Iain Sinclair

Bringing Out the Dead


Alan Moore interviewed by Pádraig Ó Méalóid.

Pádraig Ó Méalóid: We’ve been spending a fair bit of time in London, Deirdre and myself. We were over in the British Library last week. I’m doing research into Flann O’Brien, and The Cardinal and the Corpse, all of that.

Alan Moore: Aw, that sounds great. Yeah, I’ll tell you what, I would – this probably wouldn’t help you with your research but, have you read The Whispering Swarm? By Mike Moorcock? Yet?

The Cardinal & the Corpse


A Flanntasy in Several Parts by Pádraig Ó Méalóid.

The Cardinal and the Corpse, a 40-minute semi-documentary made in 1992 by Christopher Petit and Iain Sinclair for a late-night slot on Channel 4, described quite accurately by one commentator as ‘a show about books and bibliophiles in London,’ muddied the pseudonymous O’Brien waters further. When I first watched it, I had no idea what was going on in The Cardinal and the Corpse, or who most of the people in it—with the exception of Alan Moore and British science fiction writer Michael Moorcock—were. It seemed to be another story with several beginnings, several different threads running through it, none of which I had the slightest understanding of.

No style is a style


S.J. Fowler, author of Enemies, vanguardist and bright spark behind 3:AM Magazine‘s Maintenant! poetry series, is delivering a series of short lectures at the Rest is Noise Festival. So far, B.S. Johnson, Thomas Bernhard, and New York Dada and ethics. All great audio essays, but we want to give particular mention to ‘The occluded: British avant garde poetry in the era of Britten’ [below], which discusses David Gascoyne, Michael Horovitz, Bill Griffiths, Iain Sinclair, Allen Fisher and Bob Cobbing, amongst others. S.J. Fowler contributes six new poems to gorse #1.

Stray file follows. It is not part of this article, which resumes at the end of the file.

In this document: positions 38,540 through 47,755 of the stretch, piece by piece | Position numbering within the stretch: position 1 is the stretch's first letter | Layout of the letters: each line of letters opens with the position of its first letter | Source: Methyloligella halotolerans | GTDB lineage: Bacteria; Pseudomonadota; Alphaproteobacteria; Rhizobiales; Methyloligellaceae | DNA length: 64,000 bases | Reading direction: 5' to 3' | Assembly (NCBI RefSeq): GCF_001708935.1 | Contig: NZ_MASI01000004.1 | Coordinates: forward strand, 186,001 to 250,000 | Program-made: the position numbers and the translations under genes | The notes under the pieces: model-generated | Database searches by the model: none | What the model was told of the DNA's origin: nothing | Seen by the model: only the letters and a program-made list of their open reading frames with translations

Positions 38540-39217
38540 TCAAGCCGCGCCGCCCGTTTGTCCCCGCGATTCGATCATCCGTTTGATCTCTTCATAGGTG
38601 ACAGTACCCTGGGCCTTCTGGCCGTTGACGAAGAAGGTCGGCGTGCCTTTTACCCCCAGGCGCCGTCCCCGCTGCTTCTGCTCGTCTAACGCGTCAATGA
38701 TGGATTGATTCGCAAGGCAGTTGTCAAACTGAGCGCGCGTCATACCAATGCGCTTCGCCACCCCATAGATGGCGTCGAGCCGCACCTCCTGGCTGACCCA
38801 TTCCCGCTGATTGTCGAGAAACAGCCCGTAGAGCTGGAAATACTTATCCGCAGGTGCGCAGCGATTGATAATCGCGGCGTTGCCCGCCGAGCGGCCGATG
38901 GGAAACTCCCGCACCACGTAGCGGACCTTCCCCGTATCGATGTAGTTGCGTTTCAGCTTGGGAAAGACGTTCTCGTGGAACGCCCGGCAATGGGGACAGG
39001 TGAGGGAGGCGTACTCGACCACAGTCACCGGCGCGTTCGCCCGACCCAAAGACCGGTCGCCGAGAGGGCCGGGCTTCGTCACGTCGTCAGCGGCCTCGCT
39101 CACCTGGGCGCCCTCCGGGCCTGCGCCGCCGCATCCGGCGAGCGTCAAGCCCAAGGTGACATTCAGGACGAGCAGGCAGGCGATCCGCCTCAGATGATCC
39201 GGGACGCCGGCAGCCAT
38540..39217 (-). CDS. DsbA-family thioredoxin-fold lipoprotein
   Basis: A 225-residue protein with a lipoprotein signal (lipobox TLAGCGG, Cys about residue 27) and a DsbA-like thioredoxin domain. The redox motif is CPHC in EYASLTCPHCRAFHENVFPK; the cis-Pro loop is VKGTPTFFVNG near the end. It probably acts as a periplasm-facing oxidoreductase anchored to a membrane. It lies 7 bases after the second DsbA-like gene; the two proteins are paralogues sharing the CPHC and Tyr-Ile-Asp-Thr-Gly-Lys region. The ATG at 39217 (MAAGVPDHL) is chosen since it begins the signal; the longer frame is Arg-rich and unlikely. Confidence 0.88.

Margins of the city


‘Baudelaire, Benjamin and the Birth of the Flâneur’ by Bobby Seal.

It is, therefore, clear that Baudelaire established a tradition that moved through the early modernists, to the Surrealists and on to the Situationists. As part of the latter movement, Guy Debord developed the notions of the dérive and the ‘spectacle’. A dérive (in English ‘drift’) is the means by which ‘psycho-geographies’ are achieved. A drift is an unplanned walk, usually through a city or marginal area, and a psycho-geography involves the walker creating a mental map of the city which, “depends on the walker ‘seeing’ and being drawn into events, situations and images by an abandonment to wholly unanticipated attraction.” (Chris Jenks (ed), ‘Visual Culture’)